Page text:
Mermaids - women with fish tails - are among the oldest and still most fascinating of mythological creatures, possessing a powerful allure and compelling ambiguity. We, three geologists, became charmed and seduced by their local descriptions and stories while doing fieldwork along the Cornish coast.
The final idea for this book arose on a stormy December night while listening to miners’ Christmas songs in St Senara’s Church, Zennor, near Pendour Cove in west Cornwall. Cornwall is the home of numerous mermaid tales, in particular at Zennor where, according to legend, a tragic event took place in the sixteenth century. The Land’s End peninsula, where the village of Zennor is located, is the very western tip of Cornwall, a wild and mysterious land. Around its coast the sea sings constantly. Here, when staring out into the fog-cloaked ocean towards the coastal islets and skerries, it is easy to imagine mermaids intoning their seductive and fatal melodies, providing the material for these mysterious tales.
(L) The Mermaid of Zennor (The Mermaid Discovered) by John Reinhard Weguelin, 1900. The painting features Mathew Trewella, a chorister of St Senara’s church in Zennor, Cornwall, staring in astonishment at the mermaid. According to the legend, the mermaid was besotted by Mathew’s voice and so lured him to follow her into the sea. Public domain. Wikimedia Commons. (R) The Little Mermaid, frontispiece to Fairy Tales from Hans Christian Andersen by Charles Heath Robinson, 1899. Public domain. Internet Archive.
On weekends, we regularly met in Chris’s house at Higher Bojewyan near St Just, which we called "Number Eight" and which became our "Cornish Mermaid Research Centre". In the years to come, we became more and more intrigued by mermaid depictions and symbolism, akin to how seafarers were seduced by mermaids centuries before. So, we spent many hours on research, seeing mermaid images and descriptions in places and objects unknown to us before, in the process meeting many other mermaid enthusiasts and involving friends and family in this adventure as well. We wrote down the collected stories in front of the fireplace at Number Eight which seemed to be the navel of the world at the time. Soon our research extended over Europe and further to the Middle East away and back in time where the roots of Western mermaid imagery and legends originate.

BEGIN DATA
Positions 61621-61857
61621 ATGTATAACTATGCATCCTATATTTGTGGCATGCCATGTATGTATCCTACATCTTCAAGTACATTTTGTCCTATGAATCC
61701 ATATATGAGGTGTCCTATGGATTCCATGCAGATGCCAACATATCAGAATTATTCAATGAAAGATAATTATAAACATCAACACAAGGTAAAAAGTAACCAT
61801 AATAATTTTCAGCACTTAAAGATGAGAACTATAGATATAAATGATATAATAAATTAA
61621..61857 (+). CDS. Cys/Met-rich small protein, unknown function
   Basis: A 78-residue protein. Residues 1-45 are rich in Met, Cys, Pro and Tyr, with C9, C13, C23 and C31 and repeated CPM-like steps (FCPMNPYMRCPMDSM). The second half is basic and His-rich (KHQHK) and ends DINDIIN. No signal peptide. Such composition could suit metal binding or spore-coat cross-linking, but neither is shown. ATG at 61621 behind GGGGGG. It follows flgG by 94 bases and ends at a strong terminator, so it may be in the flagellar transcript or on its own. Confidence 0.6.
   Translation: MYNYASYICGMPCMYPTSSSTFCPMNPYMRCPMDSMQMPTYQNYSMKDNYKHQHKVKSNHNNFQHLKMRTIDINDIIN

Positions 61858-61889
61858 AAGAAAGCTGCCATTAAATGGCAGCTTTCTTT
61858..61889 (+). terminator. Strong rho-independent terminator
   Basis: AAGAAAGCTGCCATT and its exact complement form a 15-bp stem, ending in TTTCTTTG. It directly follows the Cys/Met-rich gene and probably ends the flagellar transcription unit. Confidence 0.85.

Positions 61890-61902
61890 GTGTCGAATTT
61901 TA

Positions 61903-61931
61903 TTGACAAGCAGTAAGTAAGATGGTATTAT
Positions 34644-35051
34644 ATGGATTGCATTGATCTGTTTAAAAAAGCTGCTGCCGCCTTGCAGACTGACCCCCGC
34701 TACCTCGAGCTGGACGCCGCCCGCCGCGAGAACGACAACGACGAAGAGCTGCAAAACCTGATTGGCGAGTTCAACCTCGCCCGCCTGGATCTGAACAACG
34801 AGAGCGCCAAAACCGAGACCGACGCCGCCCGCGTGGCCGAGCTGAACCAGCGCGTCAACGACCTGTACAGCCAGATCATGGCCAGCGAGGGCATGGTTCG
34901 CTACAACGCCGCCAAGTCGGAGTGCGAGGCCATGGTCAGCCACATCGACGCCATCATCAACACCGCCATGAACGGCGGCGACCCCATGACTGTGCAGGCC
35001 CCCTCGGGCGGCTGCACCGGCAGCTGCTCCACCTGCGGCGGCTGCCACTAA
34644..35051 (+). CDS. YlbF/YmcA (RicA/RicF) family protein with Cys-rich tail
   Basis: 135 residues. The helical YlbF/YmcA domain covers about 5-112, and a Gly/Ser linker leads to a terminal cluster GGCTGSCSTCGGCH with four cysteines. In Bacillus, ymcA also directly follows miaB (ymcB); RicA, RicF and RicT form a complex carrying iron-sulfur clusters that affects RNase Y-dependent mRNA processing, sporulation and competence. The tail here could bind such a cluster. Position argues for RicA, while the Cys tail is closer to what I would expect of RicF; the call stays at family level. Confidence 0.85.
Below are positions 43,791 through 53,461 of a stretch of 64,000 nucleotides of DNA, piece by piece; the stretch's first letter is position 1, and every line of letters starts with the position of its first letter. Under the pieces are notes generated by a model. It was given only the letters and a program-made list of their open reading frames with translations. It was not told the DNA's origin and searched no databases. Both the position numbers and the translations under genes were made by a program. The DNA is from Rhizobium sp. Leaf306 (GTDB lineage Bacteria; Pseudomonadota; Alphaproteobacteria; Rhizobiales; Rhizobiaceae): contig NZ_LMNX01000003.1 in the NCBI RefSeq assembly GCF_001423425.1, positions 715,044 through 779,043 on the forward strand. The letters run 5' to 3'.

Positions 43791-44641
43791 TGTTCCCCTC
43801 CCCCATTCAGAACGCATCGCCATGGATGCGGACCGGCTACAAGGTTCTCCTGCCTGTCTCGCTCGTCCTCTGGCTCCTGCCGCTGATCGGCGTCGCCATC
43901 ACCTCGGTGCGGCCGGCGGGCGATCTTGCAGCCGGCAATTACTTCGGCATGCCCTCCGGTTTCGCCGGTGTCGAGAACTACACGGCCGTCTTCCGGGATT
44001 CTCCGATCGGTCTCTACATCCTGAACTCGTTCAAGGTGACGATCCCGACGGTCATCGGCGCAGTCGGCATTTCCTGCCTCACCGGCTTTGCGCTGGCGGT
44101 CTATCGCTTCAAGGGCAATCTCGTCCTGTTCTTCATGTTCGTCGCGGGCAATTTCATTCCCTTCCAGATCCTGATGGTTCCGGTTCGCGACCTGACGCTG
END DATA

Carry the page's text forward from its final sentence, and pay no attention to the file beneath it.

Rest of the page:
A mermaid with a mirror and a comb, symbols of vanity or luxury, carved on a wooden pew in St Senara’s Church, Zennor, Cornwall, c. sixteenth century. Photo: Axel Müller.
Our book, Mermaids: Art, Symbolism and Mythology, presents a comprehensive and beautifully illustrated study of mermaids and their influence on Western culture. The roots of mermaid mythology and its metamorphosis through the centuries are discussed with examples from visual art, literature, music and architecture — from 600 BCE right up to the present day.
Our story starts in Mesopotamia, source of the earliest preserved illustrations of half-human, half-fish creatures. The myths and legends of the Mesopotamians were incorporated and adopted by ancient Greek, Etruscan and Roman cultures. Then, during the early medieval period, ancient mythological creatures such as mermaids were confused, transformed and reinterpreted by Christian tradition to begin a new strand in mermaid lore. Along the way, all manner of stunning—and sometimes bizarre or unsettling—depictions of mermaids emerged.
Detail showing three Nereids on The Mendebrunnen (Mende Fountain) in Leipzig, Germany, created by sculptor Jacob Unger and architect Adolf Gnauth, 1886. Photo: Axel Müller.
Written to be both accessible and entertaining, the book challenges conventional views of mermaid mythology, discusses mermaids in the light of evolutionary theory and aims to inspire future studies of these most curious of imaginary creatures. Naturally, some of our commentary is tongue-in-cheek, since we do not believe in the physical existence of mermaids, preferring to regard them as symbolising the potential for good and bad in all of us, and the pitfalls of lust and greed.
Blog written by Axel Müller and Ben Williamson.
~ Find out more about Mermaids: Art, Symbolism and Mythology by Axel Müller, Christopher Halls and Ben Williamson
~ Read a sample chapter of the book